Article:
2006 – The International Agency for Research on Cancer (IARC) classifies talc as “possibly carcinogenic (cancer causing) to humans.”

2013 – The first woman to file a talcum powder lawsuit against J&J turns down a $1.3 million settlement in favor of taking her case to trial and raising awareness about the link between talcum powder and ovarian cancer.

June 2013 – Cancer Prevention Research publishes a study indicating that women who use talc-based powders on their genital area may face a 20% to 30% higher risk of ovarian cancer.

October 2014 – Research published in the International Journal of Occupational and Environmental Health warns that talcum powder may cause mesothelioma side effects in women.

May 2015 – A jury in Los Angeles orders Colgate-Palmolive to pay $12.4 million in a lawsuit filed over mesothelioma side effects allegedly caused by exposure to the company’s asbestos-containing talcum powder.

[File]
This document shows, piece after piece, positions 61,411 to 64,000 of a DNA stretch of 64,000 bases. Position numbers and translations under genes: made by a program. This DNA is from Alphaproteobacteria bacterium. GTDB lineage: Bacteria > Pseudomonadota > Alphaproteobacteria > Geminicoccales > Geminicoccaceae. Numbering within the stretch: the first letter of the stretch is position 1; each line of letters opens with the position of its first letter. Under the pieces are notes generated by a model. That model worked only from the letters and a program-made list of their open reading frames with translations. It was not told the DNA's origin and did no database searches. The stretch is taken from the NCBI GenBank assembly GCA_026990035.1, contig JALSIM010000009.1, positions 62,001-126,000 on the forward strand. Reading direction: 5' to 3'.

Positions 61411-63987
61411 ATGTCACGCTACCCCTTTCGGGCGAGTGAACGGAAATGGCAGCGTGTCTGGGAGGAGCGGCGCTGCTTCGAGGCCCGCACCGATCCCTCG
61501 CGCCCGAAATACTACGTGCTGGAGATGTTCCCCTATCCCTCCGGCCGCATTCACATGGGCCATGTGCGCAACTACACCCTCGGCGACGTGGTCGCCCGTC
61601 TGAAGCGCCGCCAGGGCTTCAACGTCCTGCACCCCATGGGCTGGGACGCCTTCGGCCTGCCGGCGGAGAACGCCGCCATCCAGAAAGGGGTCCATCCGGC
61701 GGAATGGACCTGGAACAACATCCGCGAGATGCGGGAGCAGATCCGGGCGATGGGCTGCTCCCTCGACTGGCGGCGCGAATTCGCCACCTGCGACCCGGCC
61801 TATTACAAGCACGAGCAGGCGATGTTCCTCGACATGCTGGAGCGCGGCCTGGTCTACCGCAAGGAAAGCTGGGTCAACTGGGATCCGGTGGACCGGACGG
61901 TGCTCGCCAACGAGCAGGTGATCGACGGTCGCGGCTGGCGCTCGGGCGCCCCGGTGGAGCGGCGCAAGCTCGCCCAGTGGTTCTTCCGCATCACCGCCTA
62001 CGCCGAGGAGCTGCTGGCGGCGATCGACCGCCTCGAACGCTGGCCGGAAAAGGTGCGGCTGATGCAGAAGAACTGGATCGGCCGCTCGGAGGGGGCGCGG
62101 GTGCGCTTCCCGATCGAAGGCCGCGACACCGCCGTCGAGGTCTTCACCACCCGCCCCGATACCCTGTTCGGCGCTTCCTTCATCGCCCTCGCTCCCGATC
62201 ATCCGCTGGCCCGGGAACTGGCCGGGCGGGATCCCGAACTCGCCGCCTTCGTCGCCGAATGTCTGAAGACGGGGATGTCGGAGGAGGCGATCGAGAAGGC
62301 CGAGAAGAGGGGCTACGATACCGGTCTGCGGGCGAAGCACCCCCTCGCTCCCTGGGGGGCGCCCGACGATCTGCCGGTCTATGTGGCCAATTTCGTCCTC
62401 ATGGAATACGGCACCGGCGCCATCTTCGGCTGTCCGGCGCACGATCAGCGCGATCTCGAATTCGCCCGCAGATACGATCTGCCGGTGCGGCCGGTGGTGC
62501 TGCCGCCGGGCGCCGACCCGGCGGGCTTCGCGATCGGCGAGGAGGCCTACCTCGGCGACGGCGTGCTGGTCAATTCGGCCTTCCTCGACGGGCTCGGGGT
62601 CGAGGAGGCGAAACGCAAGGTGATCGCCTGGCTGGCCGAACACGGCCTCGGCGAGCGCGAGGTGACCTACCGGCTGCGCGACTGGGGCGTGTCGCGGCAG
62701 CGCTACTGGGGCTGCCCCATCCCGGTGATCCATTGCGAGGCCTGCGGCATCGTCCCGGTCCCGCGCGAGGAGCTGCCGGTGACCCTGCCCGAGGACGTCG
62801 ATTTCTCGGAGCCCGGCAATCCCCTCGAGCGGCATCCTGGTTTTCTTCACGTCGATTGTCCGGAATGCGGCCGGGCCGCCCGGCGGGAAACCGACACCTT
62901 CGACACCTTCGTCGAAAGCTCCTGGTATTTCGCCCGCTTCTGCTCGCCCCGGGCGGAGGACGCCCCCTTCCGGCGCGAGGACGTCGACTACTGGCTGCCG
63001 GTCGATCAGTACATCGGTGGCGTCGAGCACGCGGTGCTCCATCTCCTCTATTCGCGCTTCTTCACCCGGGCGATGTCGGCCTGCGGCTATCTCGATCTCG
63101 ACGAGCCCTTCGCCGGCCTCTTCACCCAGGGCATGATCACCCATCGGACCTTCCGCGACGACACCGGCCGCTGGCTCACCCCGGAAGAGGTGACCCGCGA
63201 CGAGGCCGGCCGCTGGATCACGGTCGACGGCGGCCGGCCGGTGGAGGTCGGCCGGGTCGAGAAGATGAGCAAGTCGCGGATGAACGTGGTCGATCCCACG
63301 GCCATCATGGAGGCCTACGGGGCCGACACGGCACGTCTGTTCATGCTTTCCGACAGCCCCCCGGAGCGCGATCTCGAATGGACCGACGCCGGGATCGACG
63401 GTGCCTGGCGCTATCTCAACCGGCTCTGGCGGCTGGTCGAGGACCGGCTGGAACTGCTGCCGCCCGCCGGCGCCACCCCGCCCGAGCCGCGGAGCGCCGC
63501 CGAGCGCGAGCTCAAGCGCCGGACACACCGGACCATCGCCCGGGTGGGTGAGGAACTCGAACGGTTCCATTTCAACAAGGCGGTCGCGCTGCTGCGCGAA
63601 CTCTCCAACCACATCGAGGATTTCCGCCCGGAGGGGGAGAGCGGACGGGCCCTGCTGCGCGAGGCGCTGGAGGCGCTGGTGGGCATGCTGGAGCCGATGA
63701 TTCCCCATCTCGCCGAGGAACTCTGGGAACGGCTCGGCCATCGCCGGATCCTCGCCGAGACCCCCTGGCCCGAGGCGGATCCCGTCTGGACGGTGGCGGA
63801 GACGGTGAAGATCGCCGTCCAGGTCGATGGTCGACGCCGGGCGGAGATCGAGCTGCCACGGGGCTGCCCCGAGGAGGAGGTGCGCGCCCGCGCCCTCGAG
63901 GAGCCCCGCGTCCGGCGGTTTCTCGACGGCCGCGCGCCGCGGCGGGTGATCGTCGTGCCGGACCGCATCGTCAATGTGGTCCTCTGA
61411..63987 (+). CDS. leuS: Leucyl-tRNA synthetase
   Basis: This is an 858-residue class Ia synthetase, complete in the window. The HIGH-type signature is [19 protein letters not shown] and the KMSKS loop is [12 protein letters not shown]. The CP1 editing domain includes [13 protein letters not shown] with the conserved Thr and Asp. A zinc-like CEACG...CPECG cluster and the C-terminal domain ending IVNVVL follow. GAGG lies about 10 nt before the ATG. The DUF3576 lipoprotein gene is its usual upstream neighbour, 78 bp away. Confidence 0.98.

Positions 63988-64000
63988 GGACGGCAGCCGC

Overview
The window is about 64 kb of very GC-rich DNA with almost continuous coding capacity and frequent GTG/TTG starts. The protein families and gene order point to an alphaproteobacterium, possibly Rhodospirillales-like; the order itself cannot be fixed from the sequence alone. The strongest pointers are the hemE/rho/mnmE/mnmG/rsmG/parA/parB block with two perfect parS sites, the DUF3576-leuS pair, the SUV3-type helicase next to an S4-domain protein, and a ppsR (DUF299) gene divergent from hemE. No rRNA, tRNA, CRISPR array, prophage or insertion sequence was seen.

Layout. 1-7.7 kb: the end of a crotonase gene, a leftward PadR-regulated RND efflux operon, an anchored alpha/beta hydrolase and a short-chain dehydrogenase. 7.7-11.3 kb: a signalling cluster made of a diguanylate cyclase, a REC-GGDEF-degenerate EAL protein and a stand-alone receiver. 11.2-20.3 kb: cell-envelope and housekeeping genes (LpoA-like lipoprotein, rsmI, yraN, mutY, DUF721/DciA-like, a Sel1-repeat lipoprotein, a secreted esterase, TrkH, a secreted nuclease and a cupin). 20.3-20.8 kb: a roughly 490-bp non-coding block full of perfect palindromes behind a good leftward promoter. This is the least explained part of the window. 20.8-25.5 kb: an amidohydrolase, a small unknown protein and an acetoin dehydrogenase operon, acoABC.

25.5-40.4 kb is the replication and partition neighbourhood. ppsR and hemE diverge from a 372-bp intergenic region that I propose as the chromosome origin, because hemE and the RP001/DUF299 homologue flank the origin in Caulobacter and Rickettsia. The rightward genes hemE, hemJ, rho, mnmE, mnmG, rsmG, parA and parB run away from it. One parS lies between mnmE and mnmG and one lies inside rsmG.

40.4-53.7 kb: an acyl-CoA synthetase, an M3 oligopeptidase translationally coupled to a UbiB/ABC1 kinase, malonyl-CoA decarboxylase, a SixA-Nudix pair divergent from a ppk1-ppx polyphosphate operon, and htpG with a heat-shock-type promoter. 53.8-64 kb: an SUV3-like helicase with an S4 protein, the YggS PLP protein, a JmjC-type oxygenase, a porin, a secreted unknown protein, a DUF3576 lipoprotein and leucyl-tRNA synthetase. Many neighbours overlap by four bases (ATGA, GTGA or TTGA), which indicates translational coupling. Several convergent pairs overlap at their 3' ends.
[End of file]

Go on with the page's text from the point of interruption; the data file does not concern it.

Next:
February 2016 – A St. Louis jury orders Johnson & Johnson to pay $72 million to the family of a woman who died from ovarian cancer after using the company’s talc-based body powders.

April 2016 – A Bloomberg Businessweek report indicates that J&J knew as early as 1971 about the potential for talc-based baby powders to cause ovarian cancer in women, yet continued to encourage women to use its talcum powder as a feminine hygiene product.

May 2016 – A woman who developed ovarian cancer after using J&J talcum powder for several decades is awarded $55 million in damages by a jury in the same St. Louis courthouse.

May 2016 – Internal memos indicate that J&J may have manipulated research and lied to the public about the dangers of talcum powder.